New tool could put power back in survivors’ hands as thousands of sexual assault kits sit untested

INDIANAPOLIS, Ind. -- Survivors of sexual assault often wait years for justice, if they ever see justice at all, and a new tool could help give them more power to see if their case is progressing.

Three and a half years and countless hours of frustration led one survivor to tell CBS4 Problem Solvers her story. She spoke anonymously because her case has been reopened by police and remains pending.

"Hopefully I can help change the process in some way, draw some attention to it," she said.

In 2015, she underwent an invasive examination, where a Sexual Assault Nurse Examiner, or SANE, asked her questions, collected evidence, and took photos. That exam resulted in a sexual assault kit, thousands of which are created following reports of sexual assault each year across Indiana.

"You’re so full of this self-doubt. You don’t want to believe it happened. You know it happened, but you don’t want to believe that it happened to you," she said.

Her case fits into a category with many other sexual assaults: she knew her perpetrator and did not consider him a stranger. It fits another category, too: her sexual assault kit was never tested. In part, because IMPD quickly closed her case, noting "victim refused to cooperate."

"I felt hopeless through the whole thing," she said. "As time went on and nothing happened, I kind of moved on with my life."

Last fall, she decided to try again, this time with the help of an advocate who sat with her as she made another statement to police.

"I definitely recommending using one if this ever happens to anyone out there," she said.

Yet, once again she finds herself waiting. Her sexual assault kit has been sitting in line at the Marion County Forensic Services Agency's lab for more than six months. It's one of 65 cases awaiting testing in Marion County and lab leaders told CBS4 Problem Solvers that cases move around depending on court dates. Since there has been no arrest in her case, it could take up to a year for testing.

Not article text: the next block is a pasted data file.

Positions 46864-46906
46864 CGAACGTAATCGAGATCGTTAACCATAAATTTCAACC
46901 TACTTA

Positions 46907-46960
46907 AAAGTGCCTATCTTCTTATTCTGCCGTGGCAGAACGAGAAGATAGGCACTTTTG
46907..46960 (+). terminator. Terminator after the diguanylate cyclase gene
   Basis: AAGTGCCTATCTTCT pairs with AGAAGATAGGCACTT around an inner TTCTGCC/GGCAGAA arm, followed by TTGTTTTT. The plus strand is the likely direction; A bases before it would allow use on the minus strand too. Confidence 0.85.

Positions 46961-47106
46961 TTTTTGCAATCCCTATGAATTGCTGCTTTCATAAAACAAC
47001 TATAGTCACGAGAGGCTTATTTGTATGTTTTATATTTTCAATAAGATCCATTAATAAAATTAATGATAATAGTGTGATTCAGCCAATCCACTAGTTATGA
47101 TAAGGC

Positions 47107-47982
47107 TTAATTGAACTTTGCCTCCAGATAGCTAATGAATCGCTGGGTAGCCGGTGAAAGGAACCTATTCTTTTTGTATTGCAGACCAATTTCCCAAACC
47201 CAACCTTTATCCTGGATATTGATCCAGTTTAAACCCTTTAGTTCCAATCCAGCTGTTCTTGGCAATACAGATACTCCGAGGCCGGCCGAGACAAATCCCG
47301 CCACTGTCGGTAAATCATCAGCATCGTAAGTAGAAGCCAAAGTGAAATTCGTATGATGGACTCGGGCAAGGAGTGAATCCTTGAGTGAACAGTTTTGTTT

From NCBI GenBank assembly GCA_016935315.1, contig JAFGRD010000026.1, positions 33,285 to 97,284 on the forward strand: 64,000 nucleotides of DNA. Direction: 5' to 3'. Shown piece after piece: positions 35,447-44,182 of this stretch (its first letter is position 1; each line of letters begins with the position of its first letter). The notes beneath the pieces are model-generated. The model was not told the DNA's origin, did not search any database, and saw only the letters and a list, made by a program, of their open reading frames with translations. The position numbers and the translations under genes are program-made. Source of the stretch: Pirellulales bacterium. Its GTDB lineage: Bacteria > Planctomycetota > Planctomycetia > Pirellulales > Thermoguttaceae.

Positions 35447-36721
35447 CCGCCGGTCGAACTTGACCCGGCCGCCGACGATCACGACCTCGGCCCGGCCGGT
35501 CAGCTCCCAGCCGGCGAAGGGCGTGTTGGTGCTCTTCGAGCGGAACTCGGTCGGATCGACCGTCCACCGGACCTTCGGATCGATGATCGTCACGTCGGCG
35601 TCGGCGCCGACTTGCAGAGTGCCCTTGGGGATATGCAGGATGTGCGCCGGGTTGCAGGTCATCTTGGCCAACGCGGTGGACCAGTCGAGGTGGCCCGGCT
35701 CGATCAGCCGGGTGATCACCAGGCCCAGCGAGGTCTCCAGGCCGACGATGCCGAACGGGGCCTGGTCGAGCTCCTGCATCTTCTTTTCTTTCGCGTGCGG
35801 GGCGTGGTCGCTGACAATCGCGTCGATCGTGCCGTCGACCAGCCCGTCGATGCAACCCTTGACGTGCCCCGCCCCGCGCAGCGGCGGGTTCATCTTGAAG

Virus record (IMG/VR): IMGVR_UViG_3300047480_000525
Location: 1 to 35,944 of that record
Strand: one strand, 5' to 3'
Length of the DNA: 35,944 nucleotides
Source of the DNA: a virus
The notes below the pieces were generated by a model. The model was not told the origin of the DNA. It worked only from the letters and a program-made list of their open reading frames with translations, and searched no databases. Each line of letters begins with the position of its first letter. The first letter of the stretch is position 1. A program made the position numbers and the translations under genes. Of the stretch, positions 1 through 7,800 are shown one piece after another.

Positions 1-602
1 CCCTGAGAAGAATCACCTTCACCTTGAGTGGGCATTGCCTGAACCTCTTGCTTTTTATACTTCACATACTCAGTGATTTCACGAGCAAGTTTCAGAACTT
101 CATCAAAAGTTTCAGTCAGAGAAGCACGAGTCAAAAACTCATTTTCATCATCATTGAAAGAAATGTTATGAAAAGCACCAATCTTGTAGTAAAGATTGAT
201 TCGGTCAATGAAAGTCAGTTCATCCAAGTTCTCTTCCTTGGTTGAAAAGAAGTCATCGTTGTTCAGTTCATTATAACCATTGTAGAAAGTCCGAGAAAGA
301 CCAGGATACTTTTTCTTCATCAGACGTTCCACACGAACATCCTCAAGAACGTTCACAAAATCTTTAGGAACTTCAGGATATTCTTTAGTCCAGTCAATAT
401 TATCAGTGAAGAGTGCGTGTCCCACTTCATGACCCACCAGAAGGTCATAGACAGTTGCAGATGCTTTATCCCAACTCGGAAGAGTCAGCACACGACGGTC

Kristen Pulice, Chief Operating Officer at the Indiana Coalition to End Sexual Assault, or ICESA, said she was not surprised to hear about the long wait since Marion County deals with so many different cases every year. Pulice pointed out that many victims never see their kits tested at all, since Indiana does not have a law that requires kits to be tested.

"There’s a false belief that just because you know your perpetrator, that number one, it’s a 'He said, she said.' Number two, that that person has not committed an assault on somebody else," Pulice said.

Last year, CBS4 Problem Solvers exposed flaws in Indiana's audit of untested sexual assault kits, finding that the audit left out thousands of kits in Marion County, where the majority of assaults are reported. Those kits continue to sit untested, because there has been no mandate for testing and the lab currently only tests about a third of kits each year, since it relies on decisions by police detectives and prosecutors about whether to test a kit or not.

Whether Indiana should test all sexual assault kits in which a victim has agreed to report the crime remains under debate, but there is at least one change on the way that could make a difference to survivors.

The governor signed a bill this spring which puts into place Indiana's first sexual assault kit tracking system. At the Criminal Justice Institute, Executive Director Devon McDonald's team has been charged with implementing the system, which will allow victims to access information about where their kit is located and when it moves between the hospital, lab, and law enforcement.

"I would imagine that it would probably be a little bit of peace of mind ... to know that their case is progressing," McDonald said.

While it's still unclear whether anything will happen if a kit doesn't progress, Pulice hopes that better access to information puts power back in the hands of survivors.

"Giving them the control back is really great. They can sign into a system that’s available to them and say, 'Okay, I need to check on this today, and I can do that,'" Pulice said.

For the survivor who spoke to CBS4 Problem Solvers, finding out how long testing takes has been eye-opening, but she isn't giving up, even if the wait has given her less confidence that her second time pursuing the case will bring any justice or closure.

"How are we supposed to move on with our lives?" she said.

The tracking system should be up and running by the end of the year, and it will only be accessible to victims who have a unique code and password. McDonald told CBS4 that the state has not decided yet if it will include kits created prior to 2019.

If you have a tip or a problem you'd like CBS4 Problem Solvers to consider, contact us at 317-677-1544 or ProblemSolvers@cbs4indy.com.

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